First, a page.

U.S. Attorney for New Jersey Paul J. Fishman speaks during a press conference on August 11, 2015 in Newark, New Jersey. (Photo by Kena Betancur/Getty Images)(Photo by Kena Betancur/Getty Images)
Photo: Kena Betancur
Photo: Kena Betancur

Feds nab 21 accused of enrolling foreigners into fake college in 'pay to stay' scheme

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The suspects, from New York, California, New Jersey, Illinois and Georgia, worked as brokers, recruiters and employers for the foreign nationals, who themselves came from 26 different countries, authorities said. As part of the "pay to stay" scheme, they allegedly obtained false documents for their clients in exchange for kickbacks or commissions.

Federal agents arrested the suspects Tuesday, three years after Homeland Security agents created the fake University of Northern New Jersey in Cranford. The school had "no instructors or educators, it had no curriculum and no actual classes or educational activities ever occurred there," Fishman said.

The defendants were aware of that, according to prosecutors, but worked with undercover agents, posing as corrupt school administrators, to obtain fake documents so their clients could continue living in the U.S.

In one instance, a recruiter identified as 24-year-old Chaun Kit "Alvin" Yuen, of Rowland Heights, California, assured an undercover agent that he was aware no classes would be held.

"Laughing, he admitted that 'we've been doing this for years. … No worries,'" prosecutors said.

Yuen was charged with one count each of conspiracy to commit visa fraud and conspiracy to harbor aliens for profit.

Working through recruiting agencies in New Jersey, California, Illinois, New York and Virginia, the defendants obtained false documents for 1,076 foreigners "All of whom were willing participants in the scheme," Fishman said.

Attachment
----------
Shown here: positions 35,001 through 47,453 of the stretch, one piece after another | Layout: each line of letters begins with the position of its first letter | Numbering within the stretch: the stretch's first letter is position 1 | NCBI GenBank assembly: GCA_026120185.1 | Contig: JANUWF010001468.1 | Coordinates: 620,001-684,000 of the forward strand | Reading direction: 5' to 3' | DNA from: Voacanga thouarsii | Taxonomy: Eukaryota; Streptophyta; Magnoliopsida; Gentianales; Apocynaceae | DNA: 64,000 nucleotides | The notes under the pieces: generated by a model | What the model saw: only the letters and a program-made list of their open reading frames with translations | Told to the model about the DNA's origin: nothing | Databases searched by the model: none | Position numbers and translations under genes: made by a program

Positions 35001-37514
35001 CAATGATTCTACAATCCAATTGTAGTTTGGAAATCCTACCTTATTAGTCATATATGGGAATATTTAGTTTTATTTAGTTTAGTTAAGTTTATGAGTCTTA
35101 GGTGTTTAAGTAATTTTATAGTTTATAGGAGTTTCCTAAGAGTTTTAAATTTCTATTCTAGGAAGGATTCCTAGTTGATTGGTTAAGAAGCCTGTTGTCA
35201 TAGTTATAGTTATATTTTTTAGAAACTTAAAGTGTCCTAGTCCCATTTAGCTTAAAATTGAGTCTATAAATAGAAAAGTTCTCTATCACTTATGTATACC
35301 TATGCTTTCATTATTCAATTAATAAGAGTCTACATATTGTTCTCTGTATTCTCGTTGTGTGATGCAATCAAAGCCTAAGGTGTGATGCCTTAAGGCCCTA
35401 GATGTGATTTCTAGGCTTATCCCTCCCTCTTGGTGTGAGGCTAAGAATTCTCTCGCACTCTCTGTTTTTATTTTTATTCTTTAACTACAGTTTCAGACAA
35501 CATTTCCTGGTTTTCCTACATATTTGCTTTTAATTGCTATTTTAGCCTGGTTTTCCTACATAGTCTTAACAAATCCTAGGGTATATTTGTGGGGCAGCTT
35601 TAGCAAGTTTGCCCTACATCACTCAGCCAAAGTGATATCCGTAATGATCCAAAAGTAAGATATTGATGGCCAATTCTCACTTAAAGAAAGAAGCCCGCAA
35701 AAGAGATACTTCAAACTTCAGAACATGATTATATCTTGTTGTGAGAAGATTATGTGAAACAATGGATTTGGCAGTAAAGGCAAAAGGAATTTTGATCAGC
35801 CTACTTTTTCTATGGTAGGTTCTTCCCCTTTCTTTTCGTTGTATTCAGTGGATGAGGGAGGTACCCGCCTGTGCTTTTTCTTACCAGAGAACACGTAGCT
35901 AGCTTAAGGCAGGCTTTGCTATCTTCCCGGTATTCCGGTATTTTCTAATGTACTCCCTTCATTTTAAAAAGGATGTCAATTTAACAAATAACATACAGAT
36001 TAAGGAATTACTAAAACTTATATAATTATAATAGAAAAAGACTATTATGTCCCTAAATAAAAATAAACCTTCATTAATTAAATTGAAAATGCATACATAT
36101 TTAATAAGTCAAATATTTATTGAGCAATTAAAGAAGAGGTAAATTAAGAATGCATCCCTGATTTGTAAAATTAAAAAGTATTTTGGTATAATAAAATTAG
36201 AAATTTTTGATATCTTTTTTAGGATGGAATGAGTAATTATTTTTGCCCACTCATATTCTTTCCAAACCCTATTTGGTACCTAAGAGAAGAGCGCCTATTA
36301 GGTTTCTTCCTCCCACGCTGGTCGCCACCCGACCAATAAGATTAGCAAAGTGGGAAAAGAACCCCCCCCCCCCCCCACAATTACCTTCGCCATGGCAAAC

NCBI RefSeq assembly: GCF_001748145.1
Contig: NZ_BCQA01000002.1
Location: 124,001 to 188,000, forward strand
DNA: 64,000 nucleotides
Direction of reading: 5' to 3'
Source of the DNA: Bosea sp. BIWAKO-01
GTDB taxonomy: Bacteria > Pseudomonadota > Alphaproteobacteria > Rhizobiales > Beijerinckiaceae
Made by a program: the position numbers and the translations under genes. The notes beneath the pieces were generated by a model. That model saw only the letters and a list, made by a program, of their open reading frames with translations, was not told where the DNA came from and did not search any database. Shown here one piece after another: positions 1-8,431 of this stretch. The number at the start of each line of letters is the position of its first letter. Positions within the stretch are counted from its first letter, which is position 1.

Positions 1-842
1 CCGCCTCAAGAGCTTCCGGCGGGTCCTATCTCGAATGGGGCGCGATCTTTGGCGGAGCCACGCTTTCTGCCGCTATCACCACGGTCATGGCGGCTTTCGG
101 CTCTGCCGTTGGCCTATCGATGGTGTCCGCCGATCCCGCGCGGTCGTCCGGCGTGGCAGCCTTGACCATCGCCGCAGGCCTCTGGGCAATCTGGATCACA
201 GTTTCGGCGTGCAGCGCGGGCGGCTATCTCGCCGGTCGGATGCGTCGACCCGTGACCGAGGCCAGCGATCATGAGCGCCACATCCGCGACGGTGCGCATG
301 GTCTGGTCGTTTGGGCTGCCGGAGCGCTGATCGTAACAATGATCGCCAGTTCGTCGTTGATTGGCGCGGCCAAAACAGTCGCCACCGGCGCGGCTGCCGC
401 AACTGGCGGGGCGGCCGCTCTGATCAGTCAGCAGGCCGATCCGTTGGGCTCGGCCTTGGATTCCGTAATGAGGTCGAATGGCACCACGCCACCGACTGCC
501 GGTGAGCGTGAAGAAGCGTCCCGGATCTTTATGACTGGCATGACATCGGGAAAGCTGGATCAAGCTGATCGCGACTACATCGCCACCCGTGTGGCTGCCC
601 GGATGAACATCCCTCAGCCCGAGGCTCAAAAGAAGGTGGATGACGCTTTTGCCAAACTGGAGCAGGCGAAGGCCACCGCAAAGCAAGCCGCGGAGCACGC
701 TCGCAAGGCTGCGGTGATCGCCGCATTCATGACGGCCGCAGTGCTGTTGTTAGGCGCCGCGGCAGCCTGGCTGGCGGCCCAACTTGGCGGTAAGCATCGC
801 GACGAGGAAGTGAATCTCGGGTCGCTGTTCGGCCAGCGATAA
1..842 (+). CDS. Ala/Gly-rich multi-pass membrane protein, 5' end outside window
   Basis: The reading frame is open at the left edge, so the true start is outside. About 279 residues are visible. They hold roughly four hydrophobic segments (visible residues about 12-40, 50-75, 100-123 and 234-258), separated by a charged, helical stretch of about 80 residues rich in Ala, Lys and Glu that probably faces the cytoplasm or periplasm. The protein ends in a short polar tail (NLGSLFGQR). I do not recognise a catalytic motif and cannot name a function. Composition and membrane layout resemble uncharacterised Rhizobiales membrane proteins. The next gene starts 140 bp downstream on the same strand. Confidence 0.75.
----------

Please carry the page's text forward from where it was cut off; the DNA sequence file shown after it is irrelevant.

"Virtually every defendant knowingly purchased fake documents from the undercover university, including fraudulent transcripts with made up classes and grades, diplomas, attendance sheets, student ID cards, sham receipts and even phony parking passes," he said.

Authorities did not arrest any of the foreign students who sought to take advantage of the scheme, although prosecutors said they would have their visa statuses revoked and could face deportation.

Some of the defendants also allegedly pushed the fake UNNJ administrators to create a fake IT program in order to create a paper trail for the recruiters to obtain false work visas.

All 21 suspects were charged with conspiracy to commit visa fraud. All but two face an additional count of conspiracy to harbor aliens for profit. The other two suspects were charged with making false statements and H1-B Visa fraud.

Charges of conspiracy to commit visa fraud and making false statements carry a maximum sentence of five years and a $250,000 fine, if the defendants are convicted. Charges of conspiracy to harbor aliens for profit and H1-B Visa fraud carry maximum sentences of 10 years and a $250,000 fine.

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